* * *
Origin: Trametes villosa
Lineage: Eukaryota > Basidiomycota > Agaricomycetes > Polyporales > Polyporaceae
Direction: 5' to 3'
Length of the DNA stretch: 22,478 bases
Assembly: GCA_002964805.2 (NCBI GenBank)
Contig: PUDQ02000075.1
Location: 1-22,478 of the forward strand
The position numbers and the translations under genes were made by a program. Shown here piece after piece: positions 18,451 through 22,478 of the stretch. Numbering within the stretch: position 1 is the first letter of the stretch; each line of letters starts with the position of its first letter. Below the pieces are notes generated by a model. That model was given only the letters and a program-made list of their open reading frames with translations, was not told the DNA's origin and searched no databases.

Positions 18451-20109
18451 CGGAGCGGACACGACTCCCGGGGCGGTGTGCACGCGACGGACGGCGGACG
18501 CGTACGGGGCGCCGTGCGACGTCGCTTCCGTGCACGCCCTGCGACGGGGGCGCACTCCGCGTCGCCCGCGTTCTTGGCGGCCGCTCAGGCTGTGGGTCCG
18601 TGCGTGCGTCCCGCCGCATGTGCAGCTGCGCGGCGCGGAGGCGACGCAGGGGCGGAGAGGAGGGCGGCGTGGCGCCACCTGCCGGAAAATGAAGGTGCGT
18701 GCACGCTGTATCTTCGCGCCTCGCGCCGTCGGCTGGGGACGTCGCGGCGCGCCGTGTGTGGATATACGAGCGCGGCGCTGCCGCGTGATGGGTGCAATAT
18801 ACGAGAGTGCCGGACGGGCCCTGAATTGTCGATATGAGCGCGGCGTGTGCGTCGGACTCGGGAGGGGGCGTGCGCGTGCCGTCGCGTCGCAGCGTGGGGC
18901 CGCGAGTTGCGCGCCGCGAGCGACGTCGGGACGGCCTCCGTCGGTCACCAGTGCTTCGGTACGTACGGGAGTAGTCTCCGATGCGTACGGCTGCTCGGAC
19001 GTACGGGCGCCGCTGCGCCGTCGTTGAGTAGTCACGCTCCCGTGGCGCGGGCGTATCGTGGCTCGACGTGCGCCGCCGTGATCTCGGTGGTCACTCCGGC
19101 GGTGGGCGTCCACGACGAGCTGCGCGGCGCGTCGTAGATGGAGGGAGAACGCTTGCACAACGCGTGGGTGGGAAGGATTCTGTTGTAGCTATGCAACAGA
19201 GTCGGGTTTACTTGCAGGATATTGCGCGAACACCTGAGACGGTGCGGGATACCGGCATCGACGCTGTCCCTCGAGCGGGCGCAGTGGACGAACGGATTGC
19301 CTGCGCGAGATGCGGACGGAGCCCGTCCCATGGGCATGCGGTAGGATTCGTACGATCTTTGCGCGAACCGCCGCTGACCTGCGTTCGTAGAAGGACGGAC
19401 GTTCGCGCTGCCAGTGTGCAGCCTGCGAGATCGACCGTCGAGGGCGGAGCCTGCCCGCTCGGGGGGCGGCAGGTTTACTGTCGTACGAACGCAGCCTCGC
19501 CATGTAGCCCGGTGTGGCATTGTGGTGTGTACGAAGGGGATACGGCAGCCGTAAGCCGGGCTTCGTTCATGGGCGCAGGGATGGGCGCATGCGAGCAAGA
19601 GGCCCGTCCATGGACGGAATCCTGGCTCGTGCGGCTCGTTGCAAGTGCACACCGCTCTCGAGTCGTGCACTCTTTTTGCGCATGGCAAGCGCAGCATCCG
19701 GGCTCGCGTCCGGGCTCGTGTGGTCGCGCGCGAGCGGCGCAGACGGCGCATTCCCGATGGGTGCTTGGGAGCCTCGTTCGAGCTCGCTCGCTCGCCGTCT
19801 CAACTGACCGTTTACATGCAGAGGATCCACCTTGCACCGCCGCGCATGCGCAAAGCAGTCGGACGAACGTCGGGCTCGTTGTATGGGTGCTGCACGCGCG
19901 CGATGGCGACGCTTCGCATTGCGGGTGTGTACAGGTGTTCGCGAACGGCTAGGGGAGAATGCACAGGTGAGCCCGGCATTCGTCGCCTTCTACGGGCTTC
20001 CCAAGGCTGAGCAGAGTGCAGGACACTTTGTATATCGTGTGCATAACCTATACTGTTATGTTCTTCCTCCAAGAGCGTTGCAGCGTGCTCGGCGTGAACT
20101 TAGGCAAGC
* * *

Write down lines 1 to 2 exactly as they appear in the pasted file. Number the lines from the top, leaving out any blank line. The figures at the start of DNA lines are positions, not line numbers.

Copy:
Origin: Trametes villosa
Lineage: Eukaryota > Basidiomycota > Agaricomycetes > Polyporales > Polyporaceae